|How to print on an Appletalk printer
via Linux and how to serve that printer in a Mac network.
|I will first focus on how
to 'see' the printer on the linux machine.
You will need a bridge. I use one manufactured by Dayna. One
has to connect the Appletalk printer to the bridge via a localtalk
cable. The other end of the bridge is connected via an ethernetcable
to the network (I use a hub). The hub is connected to my linuxbox
working as the printserver. This is the hardware part.
On the software side on the linux box, one needs to install
the netatalk package. For more information see:
For general things, I advise you to read both documents.
When the netatalk package is installed and working one should
'see' the printer on the Appletalk network. One has to type
the command nbplkup and then one should see all connected
printers on the Appletalk network.
One sees Lasertje:Laserwriter, this is the printer. The Linuxprinter
is an entry which I created on the Linuxbox to act as printserver
for the Laserwriter (it is a virtual printer so to say). More
on that later.
To actually make the printer visible for the linux computer
with CUPS, one has to use the pap script to convert text into
pdf which is then sent to the printer. One needs the right
PPD-file (Postscript Printer Description file) for the printer.
One can download ppd files in mac format here:
Nowadays is the pap script part of CUPS (I introduced it).
when you use an old version of CUPS one can download the script
On my linux box I copied the script to /usr/lib/cups/backend/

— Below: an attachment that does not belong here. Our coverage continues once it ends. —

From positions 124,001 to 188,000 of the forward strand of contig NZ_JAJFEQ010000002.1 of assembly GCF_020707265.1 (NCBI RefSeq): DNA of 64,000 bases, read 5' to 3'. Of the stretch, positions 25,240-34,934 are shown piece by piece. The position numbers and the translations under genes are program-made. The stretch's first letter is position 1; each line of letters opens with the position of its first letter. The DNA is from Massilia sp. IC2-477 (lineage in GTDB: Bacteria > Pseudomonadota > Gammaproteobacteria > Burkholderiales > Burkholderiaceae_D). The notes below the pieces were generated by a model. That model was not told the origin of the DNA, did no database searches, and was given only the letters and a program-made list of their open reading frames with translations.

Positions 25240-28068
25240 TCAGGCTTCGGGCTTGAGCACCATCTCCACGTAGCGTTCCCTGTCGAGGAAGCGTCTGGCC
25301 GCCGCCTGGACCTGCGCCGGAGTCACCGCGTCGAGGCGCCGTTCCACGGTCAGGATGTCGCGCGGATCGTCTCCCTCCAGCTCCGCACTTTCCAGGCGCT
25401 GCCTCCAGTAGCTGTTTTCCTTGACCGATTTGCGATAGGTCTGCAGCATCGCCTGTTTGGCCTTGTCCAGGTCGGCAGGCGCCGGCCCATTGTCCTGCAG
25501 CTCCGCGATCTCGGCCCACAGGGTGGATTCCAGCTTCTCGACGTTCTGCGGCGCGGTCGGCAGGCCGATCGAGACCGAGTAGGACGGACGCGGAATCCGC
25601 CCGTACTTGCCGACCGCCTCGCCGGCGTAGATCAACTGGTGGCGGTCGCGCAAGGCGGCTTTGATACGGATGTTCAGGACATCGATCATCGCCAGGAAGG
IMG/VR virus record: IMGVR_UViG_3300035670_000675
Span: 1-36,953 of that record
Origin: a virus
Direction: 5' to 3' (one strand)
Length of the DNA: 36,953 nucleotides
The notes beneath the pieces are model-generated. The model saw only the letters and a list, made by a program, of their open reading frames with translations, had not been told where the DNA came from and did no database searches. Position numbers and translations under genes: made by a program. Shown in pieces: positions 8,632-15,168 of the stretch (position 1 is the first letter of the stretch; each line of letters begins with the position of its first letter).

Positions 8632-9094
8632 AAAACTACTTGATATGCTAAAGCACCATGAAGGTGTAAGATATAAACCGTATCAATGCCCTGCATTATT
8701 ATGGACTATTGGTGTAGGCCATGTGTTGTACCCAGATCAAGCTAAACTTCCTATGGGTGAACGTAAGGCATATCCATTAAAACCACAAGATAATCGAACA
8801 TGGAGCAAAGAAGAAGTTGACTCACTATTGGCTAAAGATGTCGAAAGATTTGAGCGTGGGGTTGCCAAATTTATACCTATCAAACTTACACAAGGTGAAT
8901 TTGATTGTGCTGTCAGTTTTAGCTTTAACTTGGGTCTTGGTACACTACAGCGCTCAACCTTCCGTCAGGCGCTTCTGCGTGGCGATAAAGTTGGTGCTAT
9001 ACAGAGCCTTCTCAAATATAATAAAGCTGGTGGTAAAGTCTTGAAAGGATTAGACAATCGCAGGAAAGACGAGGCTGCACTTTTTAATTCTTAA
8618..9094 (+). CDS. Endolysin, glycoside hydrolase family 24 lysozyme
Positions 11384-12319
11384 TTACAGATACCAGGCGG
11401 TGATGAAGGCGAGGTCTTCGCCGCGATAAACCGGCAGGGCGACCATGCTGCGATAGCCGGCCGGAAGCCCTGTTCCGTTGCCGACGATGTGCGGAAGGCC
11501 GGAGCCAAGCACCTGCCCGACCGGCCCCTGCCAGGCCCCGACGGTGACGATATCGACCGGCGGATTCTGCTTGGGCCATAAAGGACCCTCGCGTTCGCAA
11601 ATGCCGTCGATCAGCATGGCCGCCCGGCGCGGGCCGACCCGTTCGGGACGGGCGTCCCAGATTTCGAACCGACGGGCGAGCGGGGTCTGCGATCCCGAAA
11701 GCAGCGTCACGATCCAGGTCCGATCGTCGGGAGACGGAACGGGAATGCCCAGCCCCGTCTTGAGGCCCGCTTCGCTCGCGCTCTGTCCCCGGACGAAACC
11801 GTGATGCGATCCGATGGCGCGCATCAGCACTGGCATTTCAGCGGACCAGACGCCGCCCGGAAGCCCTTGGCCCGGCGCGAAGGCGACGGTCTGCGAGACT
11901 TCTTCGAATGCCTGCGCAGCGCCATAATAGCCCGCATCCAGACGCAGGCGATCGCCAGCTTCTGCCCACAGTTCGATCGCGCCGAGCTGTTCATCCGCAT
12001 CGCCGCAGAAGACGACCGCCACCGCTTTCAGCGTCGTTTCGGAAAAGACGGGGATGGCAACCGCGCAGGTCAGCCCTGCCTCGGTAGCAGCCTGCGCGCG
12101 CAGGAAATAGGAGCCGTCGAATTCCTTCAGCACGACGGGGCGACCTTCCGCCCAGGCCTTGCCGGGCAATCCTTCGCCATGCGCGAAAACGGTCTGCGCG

, made it executable and restarted CUPS. One can now add the
printer with the CUPS GUI (http://localhost:631). The printer
should be recognized automatically and after choosing the
right driver the configuration is complete. On how to use
this CUPS printer in a network of *nixes I recommend you to
read CUPS documentation. With my other linux box running Mandrake
9.1 PPC I can automatically find this printer.
To serve this printer in a Windows network I recommend you
to read the Samba homepage, I don't have experience with that.
To serve the printer in a Macintosh network is in principle
possible without the need to have the linux box serve the
printer. I use the linux box to serve the printer. One has
to then do the following.
Add the following lines in the /etc/atalk/papd.conf file:
Linuxprinter:\ (the name
as it will have to show up in the Appletalk network)
:pd=/usr/share/cups/model/apple/aplw3201.ppd (the path
to the PPD file)
Restart the appletalk service on the linux box. Now the 'Linuxprinter'
should show up in the "Chooser" in Classic MacOS
or with the printer utiliy under MacOS X.